WASHINGTON — Here’s how Virginia’s U.S. senators voted during the legislative week ending June 19. The House was in recess.
National parks repairs, public lands funding. Voting 73 for and 25 against, the Senate on June 17 passed a bill (HR 1957) that would authorize $9.5 billion over five years for repairing facilities at the National Park Service, other federal land agencies and Indian Education Service schools. In addition, the bill would permanently require an annual budget of at least $900 million for the Land and Water Conservation Fund, which provides federal and non-federal agencies with revenue for acquiring undeveloped land for conservation and recreational purposes. All funding in the bill would come from royalties from oil and gas drilling operations on federal property. The bill would set aside about $6.5 billion over five years for long-neglected repairs at scores of national parks and related properties, generating tens of thousands of private-sector jobs and halving the park service’s $12.5 billion backlog of unfunded maintenance.
A yes vote was to send the bill to the House.
Voting yes: Mark R. Warner (D); Tim Kaine (D).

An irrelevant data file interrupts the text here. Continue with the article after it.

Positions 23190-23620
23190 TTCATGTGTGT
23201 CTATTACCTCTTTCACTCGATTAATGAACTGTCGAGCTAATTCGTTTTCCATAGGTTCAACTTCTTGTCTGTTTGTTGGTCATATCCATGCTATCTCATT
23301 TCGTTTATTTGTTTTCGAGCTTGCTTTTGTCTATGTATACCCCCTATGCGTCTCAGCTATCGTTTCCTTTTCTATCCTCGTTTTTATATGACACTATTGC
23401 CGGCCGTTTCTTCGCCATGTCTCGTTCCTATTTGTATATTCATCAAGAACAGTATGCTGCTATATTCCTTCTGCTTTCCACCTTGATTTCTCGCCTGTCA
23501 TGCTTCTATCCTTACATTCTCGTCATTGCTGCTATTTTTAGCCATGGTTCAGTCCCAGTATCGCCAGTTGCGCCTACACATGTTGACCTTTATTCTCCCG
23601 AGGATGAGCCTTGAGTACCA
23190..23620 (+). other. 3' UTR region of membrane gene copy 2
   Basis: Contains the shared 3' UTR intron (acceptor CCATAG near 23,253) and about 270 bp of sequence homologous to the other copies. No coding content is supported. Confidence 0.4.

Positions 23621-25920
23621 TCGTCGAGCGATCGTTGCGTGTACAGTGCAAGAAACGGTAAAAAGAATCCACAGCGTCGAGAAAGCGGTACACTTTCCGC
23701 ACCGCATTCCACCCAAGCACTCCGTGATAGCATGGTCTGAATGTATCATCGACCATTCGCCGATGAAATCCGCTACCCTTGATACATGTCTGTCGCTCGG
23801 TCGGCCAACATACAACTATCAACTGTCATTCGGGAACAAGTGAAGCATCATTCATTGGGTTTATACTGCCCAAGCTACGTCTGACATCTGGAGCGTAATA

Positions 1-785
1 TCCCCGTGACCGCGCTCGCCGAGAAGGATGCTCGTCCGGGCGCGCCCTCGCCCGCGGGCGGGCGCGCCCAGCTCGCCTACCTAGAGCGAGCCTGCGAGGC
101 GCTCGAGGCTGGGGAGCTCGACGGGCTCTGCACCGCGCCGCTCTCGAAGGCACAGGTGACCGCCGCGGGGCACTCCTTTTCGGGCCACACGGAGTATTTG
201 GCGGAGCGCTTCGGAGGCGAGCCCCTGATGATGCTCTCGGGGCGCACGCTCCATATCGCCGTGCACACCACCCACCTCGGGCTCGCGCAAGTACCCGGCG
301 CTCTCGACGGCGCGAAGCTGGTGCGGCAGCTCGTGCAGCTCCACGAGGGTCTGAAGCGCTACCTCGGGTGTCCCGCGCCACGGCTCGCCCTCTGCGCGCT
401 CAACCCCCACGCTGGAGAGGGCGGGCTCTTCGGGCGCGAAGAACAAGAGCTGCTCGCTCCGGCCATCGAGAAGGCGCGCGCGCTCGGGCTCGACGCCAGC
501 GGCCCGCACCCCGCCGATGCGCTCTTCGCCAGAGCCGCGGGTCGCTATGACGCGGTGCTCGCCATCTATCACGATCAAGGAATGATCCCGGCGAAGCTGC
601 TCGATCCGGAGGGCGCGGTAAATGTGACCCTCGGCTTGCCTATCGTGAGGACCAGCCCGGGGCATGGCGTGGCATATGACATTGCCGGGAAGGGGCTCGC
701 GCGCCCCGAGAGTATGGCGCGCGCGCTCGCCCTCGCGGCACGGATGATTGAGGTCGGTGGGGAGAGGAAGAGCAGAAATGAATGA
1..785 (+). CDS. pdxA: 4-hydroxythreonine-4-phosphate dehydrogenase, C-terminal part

Deficit spending rule. The Senate on June 15 voted, 68 for and 30 against, to allow HR 1957 (above) to move forward as a deficit-spending measure. The bill is projected to add at least $17 billion to the national debt over 10 years, according to Sen. Mike Enzi, R-Wyo. On this vote, the Senate waived a pay-as-you-go budget requirement that increases in mandatory-spending programs must be offset by tax hikes or mandatory-spending cuts elsewhere in the budget.
A yes vote was to exempt the bill from a "deficit neutral" budget rule.
Voting yes: Warner, Kaine.
Walker for appellate judge. Voting 51 for and 42 against, the Senate on June 18 confirmed Justin R. Walker, 38, to serve on the U.S. Court of Appeals for the District of Columbia, which is regarded as the second-most important U.S. court because it has jurisdiction over federal agencies and the regulations they issue. Walker’s judicial experience consists of nine months’ service as a federal district court judge in Kentucky. He is a former faculty member at the University of Louisville Law School and protege of Majority Leader Mitch McConnell, and his resume also includes clerkships for former Supreme Court Justice Anthony Kennedy and then-Judge Brett Kavanaugh of the D.C. appellate court.
A yes vote was to confirm the nominee.
Voting no: Warner, Kaine.